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Banned Ghanaian Vegetables Return to E.U. Markets

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Come January 2018, some vegetables grown on Ghanaian soil would once again find their way to stalls and supermarket shelves in the European Union (EU).

According to the Minister for Food and Agriculture (MoFA), Dr Owusu Afriyie Akoto, this follows the European Commission’s (EC) decision to lift the existing ban on five vegetables exports from Ghana to the EU.

At a press briefing held in Accra last Wednesday, the minister said “…the ban which was put in place in October 2015, will not be extended on the expiration on December, 31 2017.”

“The lifting of the ban is a testimony to the urgency we have attached to addressing this problem,” Dr Akoto recounted.

For the ban to have been lifted, the minister attributed it to the numerous interventions by the ministry to ensure that the activities and oversights that led to the ban do not reoccur.

He said, “We developed a register of all exporters of plant and regulated plant products and their out growers which is currently updated on weekly basis.”

Amongst other effective measures, the ministry has also enforced a standard operating procedure that has helped in their operations.

Continuous Enforcement

MoFA has pledged to remain circumspect and reiterated the need to strengthen and deepen the reforms they have embarked on.

The minister said the Plant Protection Regulatory Service Directorate (PPRSD) would be structured into an autonomous authority to enable them be more efficient.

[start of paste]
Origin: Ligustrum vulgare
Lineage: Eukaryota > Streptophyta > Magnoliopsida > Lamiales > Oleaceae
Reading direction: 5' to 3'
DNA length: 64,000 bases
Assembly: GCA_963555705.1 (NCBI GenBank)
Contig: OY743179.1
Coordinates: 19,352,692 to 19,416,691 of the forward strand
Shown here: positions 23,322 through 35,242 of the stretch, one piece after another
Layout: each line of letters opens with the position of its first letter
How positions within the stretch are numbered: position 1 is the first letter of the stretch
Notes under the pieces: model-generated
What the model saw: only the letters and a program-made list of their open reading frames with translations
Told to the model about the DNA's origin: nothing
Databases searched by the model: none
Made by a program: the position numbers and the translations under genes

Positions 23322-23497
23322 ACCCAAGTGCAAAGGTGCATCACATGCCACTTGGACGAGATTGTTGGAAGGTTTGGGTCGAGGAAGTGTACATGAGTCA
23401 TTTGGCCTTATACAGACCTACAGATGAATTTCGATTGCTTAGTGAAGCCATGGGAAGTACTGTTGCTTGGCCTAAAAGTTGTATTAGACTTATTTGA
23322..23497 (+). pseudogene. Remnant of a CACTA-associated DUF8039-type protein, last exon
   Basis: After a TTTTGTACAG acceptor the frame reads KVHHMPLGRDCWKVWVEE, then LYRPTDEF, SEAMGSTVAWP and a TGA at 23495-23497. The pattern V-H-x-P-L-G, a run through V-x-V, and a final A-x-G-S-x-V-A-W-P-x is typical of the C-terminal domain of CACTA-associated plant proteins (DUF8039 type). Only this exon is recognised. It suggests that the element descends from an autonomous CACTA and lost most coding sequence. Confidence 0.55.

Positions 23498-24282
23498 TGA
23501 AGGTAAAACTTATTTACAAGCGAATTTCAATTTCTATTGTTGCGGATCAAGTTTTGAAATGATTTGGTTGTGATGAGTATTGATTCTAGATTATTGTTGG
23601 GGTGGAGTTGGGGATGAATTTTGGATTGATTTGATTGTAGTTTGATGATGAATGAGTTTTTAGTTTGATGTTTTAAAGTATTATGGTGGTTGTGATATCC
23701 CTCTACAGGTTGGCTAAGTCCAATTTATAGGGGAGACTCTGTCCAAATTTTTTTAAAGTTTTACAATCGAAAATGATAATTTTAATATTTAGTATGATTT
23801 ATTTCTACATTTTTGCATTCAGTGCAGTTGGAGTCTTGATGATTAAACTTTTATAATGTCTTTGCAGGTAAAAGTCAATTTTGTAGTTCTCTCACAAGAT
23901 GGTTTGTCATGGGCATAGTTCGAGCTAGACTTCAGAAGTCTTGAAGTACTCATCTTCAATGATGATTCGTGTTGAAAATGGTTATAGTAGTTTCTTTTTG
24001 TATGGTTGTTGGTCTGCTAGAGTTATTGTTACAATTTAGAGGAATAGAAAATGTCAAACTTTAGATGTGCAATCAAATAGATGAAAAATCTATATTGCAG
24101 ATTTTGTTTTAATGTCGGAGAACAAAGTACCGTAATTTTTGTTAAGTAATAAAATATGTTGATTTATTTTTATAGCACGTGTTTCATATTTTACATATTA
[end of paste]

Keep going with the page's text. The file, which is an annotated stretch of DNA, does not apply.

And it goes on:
“We are moving our inspectorate onto the farmers’ field to ensure that what comes out of it meets international standards even before the products leave the farm gate,” Dr Akoto added.

Ghana to Make Millions from Vegetables

After losing about $36 million of precious foreign exchange earnings to the ban, the government of Ghana intends to increase the volume of trade in order to recoup what was denied the economy two years back.

“The vegetable market is the gold end of the market; it is the highest value of the market. A tonne of Cocoa now fetches you $2000 but a tonne of tomatoes or chilli will fetch you $10,000. If we focus in that area, it’s going to yield so much benefit far more than any other group of crops,” the minister explained.

The five vegetable which were banned are; Chilli, Egg Plants, Bitter Gourd, Luffa Gourd and Bottle Gourd.

Source: Grace Ablewor Sogbey/ ksogbey@gmail.com

 

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